What would your life have looked like if you had been born five years earlier? Ten? What would have changed, not just in your familial context but in the world around you? What were the top songs and movies five and ten years before your birth? Culture moves fast, and the context into which we are born shapes us. This is why revising an artist’s birthdate matters: it reshapes the contours of what was possible within their lifetime.
Giovanni Bellini is one of the most celebrated painters of the Italian Renaissance, but remarkably little is known about his early career. Until recently, scholars had generally supposed he was born around 1435, give or take five years on either side, and that he was the son of Jacopo Bellini, another celebrated painter and draftsman. Over 120 pages of richly illustrated text, Daniel Wallace Maze offers a thorough recontextualisation of the archival evidence related to Giovanni’s early years and convincingly argues that neither supposition is true. Rather, Bellini was likely born between mid-1424 and 13 September 1426 and he was probably the half-brother of Jacopo, who was born around 1393.
Through an attentive reading of diverse documents and Venetian legislation on inheritance, Maze shows with reasonable certainty that Giovanni was born after Jacopo’s mother had died and his father remarried. Their father, Nicoletto Bellini, died while Giovanni was very young, and his upbringing was entrusted to his half-brother, who was more than 30 years old at the time.
The reformulation of familial lineage offered in Young Bellini helps make sense of the extant documents, including Giorgio Vasari’s comment that Jacopo had been not only Giovanni’s teacher but also “like a loving father to him” (emphasis added). Why qualify a genealogical relationship in this way unless Jacopo was not Giovanni’s biological father? Beyond historical accuracy, though, what are the stakes of redefining their relationship? Maze could have more fully considered what individual style means in such a context. To what extent did Giovanni think of himself as an individual artistic agent in his early years versus part of the corporate identity of “the Bellini”, and what implications does this have for reconstructing his early “style”?
Maze’s attribution and dating of paintings highlight the difficulty of integrating the new date of birth into the corpus of Bellini’s paintings. For instance, chapter four analyses an enigmatic Coronation of the Virgin (pictured) now in Ferrara, which carries a seemingly authentic signature, but the painting is undated. The author proposes a date of 1441-42, which would mean the painting was produced by a precocious teenager. This is not impossible, but Maze’s arguments for that date are largely predicated on evidence found within other undated images used to reconstruct the chronology of the young artist.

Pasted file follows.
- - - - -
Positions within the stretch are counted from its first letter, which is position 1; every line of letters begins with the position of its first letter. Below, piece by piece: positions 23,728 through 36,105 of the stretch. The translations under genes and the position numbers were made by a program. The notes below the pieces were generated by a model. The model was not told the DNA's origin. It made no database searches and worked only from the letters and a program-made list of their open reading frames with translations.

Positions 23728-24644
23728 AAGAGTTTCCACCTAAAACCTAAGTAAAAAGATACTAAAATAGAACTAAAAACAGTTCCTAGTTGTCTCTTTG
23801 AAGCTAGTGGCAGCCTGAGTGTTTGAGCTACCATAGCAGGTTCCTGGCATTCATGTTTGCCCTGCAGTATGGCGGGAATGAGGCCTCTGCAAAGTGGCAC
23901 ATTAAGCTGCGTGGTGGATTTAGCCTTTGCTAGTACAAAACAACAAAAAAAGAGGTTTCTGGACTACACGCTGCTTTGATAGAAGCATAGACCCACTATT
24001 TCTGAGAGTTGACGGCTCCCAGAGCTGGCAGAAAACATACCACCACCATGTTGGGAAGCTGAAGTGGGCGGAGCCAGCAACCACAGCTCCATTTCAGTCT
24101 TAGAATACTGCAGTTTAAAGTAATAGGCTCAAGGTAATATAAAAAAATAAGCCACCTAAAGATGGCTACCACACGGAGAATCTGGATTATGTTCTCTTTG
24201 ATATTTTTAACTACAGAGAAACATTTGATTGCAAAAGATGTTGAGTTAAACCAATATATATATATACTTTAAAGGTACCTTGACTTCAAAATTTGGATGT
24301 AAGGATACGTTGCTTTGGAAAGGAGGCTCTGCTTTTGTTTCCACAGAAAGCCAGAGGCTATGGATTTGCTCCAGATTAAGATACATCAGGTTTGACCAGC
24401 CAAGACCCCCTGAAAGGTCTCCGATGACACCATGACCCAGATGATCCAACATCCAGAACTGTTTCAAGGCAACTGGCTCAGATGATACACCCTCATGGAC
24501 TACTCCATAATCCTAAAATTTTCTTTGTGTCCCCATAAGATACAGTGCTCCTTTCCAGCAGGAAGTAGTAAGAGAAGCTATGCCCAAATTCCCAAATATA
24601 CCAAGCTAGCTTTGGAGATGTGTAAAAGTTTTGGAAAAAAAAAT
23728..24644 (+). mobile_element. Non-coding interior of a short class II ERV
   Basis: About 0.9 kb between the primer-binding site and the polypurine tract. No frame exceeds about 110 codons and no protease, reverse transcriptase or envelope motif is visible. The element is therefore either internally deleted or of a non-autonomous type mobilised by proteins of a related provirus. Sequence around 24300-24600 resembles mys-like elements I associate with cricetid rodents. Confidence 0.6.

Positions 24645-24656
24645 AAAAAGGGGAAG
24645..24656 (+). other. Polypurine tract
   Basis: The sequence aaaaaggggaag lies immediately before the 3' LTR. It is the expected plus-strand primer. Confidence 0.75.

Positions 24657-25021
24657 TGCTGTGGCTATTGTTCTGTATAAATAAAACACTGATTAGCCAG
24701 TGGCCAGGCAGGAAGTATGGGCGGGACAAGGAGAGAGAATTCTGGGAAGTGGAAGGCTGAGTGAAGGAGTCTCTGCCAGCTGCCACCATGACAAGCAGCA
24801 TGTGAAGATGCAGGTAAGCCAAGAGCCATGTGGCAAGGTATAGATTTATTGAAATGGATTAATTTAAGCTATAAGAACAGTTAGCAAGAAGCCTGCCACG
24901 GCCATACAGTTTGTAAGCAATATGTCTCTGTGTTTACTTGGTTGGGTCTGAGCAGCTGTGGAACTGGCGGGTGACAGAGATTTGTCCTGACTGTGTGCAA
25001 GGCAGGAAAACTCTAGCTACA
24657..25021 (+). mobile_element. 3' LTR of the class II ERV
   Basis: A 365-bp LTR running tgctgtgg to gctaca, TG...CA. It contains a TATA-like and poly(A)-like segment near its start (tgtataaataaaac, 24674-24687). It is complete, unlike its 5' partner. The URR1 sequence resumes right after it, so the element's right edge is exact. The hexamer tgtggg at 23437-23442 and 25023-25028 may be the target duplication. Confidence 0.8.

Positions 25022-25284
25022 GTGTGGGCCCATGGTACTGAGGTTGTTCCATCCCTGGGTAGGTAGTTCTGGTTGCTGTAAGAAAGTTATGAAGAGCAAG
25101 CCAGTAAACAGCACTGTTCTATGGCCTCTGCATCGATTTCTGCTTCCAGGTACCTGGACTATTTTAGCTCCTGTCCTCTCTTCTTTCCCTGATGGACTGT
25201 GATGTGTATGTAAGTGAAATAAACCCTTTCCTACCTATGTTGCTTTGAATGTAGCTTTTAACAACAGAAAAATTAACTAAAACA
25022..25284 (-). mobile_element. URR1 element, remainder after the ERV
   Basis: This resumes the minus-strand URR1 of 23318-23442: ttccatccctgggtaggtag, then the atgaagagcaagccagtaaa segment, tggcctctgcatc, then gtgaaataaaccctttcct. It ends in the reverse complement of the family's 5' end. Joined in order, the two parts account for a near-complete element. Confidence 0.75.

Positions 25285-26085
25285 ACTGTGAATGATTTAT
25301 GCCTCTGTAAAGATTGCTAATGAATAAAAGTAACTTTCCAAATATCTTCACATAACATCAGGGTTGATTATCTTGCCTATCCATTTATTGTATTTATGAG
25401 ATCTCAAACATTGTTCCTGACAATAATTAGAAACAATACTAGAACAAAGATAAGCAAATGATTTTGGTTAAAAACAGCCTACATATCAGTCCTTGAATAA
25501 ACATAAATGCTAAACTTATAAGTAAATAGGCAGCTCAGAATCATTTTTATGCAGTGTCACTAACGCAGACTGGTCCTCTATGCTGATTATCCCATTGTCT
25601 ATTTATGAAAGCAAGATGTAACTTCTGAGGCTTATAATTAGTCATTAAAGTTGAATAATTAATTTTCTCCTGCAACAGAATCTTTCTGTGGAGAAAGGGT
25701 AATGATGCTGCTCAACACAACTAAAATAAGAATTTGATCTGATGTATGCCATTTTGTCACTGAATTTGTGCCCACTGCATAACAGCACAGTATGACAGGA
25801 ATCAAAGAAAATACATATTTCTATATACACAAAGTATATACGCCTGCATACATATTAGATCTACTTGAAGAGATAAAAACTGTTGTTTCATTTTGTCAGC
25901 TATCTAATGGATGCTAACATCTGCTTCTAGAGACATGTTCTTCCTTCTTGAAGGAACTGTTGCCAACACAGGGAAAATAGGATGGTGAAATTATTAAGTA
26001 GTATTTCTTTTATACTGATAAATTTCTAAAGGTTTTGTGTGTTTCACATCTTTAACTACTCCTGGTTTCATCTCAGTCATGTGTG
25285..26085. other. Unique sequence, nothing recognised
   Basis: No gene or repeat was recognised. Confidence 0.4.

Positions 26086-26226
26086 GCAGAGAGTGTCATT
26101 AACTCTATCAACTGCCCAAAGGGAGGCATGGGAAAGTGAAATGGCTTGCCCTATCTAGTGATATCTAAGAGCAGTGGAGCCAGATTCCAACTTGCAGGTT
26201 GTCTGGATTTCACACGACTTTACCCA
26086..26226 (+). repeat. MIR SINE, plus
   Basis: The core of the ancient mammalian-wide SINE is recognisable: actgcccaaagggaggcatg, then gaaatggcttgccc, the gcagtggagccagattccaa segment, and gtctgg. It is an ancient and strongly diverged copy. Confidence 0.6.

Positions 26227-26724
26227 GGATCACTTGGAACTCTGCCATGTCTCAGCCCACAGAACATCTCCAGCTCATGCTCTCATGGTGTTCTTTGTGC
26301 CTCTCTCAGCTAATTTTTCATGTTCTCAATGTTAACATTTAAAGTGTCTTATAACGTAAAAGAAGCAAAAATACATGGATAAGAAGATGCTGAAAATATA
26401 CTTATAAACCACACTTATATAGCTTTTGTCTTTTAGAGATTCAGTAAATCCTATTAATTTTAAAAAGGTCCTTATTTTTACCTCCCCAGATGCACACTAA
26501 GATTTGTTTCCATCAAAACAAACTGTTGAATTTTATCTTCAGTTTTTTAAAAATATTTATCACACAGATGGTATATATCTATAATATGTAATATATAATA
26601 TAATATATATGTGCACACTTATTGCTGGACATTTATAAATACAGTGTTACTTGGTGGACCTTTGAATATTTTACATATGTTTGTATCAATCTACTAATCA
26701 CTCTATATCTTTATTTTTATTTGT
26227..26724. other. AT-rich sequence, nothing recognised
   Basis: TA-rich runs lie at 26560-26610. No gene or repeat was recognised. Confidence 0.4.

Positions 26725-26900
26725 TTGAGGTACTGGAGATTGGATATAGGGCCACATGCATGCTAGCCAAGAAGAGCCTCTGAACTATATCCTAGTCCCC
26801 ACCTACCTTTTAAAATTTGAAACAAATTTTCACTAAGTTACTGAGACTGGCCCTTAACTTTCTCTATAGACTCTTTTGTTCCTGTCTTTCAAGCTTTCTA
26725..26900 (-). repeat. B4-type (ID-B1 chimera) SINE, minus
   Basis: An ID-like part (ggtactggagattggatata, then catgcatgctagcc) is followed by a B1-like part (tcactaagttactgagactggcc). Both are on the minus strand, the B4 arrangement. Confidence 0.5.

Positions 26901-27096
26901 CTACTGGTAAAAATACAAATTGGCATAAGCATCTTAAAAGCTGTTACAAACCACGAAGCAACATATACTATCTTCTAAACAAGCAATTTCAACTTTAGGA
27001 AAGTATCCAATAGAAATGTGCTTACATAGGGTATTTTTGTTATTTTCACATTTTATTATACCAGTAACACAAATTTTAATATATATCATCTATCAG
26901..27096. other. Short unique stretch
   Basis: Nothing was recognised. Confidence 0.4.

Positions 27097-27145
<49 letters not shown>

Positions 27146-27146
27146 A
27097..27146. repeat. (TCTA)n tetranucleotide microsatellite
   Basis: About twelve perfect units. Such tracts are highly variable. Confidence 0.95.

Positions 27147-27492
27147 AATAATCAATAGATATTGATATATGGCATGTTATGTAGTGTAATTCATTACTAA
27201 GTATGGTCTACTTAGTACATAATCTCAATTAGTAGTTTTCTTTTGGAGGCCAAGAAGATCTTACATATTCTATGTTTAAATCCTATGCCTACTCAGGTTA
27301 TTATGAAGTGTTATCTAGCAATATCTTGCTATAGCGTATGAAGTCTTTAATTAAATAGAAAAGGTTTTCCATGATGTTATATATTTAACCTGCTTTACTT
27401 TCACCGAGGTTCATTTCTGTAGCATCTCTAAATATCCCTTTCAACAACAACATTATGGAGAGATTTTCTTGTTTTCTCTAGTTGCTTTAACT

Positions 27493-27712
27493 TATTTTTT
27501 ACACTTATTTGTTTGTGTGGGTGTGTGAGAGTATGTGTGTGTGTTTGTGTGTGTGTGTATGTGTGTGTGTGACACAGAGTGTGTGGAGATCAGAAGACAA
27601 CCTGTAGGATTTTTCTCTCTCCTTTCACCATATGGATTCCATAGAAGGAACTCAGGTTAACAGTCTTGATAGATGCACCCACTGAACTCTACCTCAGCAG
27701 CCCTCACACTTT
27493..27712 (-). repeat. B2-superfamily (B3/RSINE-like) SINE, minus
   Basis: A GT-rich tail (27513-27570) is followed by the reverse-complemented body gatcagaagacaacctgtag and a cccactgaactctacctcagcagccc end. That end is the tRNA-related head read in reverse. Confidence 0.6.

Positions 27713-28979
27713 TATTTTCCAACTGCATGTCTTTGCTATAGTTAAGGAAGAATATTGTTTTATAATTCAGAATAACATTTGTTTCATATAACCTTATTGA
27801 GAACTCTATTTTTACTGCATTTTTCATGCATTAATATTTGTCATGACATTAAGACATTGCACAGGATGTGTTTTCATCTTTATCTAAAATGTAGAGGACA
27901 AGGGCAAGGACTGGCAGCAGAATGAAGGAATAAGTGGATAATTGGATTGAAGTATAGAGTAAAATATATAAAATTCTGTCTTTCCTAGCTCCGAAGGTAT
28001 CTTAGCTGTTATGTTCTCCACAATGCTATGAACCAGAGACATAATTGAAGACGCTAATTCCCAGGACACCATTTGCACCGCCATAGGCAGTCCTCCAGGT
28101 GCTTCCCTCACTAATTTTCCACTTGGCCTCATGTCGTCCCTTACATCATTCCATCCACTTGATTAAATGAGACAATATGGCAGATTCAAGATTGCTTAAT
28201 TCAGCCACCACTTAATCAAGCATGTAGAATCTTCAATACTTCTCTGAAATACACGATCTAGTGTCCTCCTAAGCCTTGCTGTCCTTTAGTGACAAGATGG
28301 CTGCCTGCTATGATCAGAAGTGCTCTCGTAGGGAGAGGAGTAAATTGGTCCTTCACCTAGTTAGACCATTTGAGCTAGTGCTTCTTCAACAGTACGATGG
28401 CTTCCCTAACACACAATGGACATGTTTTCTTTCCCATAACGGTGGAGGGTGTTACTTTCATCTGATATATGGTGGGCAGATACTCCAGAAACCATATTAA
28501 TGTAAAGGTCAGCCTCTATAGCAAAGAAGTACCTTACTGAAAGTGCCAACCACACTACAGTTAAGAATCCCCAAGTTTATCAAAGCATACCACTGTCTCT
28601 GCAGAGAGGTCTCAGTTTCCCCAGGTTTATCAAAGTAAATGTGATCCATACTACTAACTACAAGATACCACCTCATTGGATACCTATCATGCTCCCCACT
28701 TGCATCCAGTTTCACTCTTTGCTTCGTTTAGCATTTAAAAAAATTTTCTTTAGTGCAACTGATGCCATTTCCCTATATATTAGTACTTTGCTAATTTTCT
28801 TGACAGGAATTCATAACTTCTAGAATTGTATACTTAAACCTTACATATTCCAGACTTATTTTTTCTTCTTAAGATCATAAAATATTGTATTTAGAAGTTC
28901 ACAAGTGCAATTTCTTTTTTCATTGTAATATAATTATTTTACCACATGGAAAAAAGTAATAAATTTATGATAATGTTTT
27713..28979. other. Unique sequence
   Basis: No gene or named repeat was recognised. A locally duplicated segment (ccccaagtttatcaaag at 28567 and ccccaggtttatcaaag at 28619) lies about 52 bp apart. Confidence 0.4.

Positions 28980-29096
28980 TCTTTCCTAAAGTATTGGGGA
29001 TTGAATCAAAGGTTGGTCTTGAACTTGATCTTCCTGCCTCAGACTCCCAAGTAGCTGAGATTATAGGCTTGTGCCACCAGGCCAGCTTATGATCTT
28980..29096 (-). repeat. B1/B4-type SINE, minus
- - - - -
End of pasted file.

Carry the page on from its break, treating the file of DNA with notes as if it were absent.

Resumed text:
Arguments and evidence become more technical in the volume’s two appendices. Appendix A offers a summary of the author’s argument first published in Renaissance Quarterly in 2013 and provides more detail especially related to laws of inheritance. Appendix B gives an extended analysis of “Giovanni Bellini il Vecchio” (Giovanni Bellini the Elder), a figure that has been invented by scholars who believe Bellini was born after 1435 to explain away the Giovanni Bellini described in the documents from the 1420s. Maze expertly dismantles this figment of scholarly imagination. Even so, given the book’s compact format, it seems that much of the material contained in the appendices could have been incorporated into the text to make for a more cohesive textual experience and to avoid redundancy.
Pushing Giovanni Bellini’s birthdate back by a decade is a significant revision in the history of Renaissance art. Instead of being born into a world of Alberti’s De Pictura, Bellini was born into the waning years of Gentile da Fabriano’s International Gothic. In his careful parsing of the genealogical record, Maze has laid the groundwork for a paradigm shift that scholars will continue to digest for years to come.
• Daniel Wallace Maze, Young Bellini, Yale University Press, 208pp, 117 colour illus., £25 (hb), publication 26 October 2021
• Christopher J. Nygren is associate professor of early modern art history at the University of Pittsburgh, and the author of Titian’s Icons: Tradition, Charisma, and Devotion in Renaissance Italy (Penn State Press, 2020). Throughout 2021-22, he will be Samuel H. Kress senior fellow at the Center for Advanced Study in the Visual Arts, Washington, DC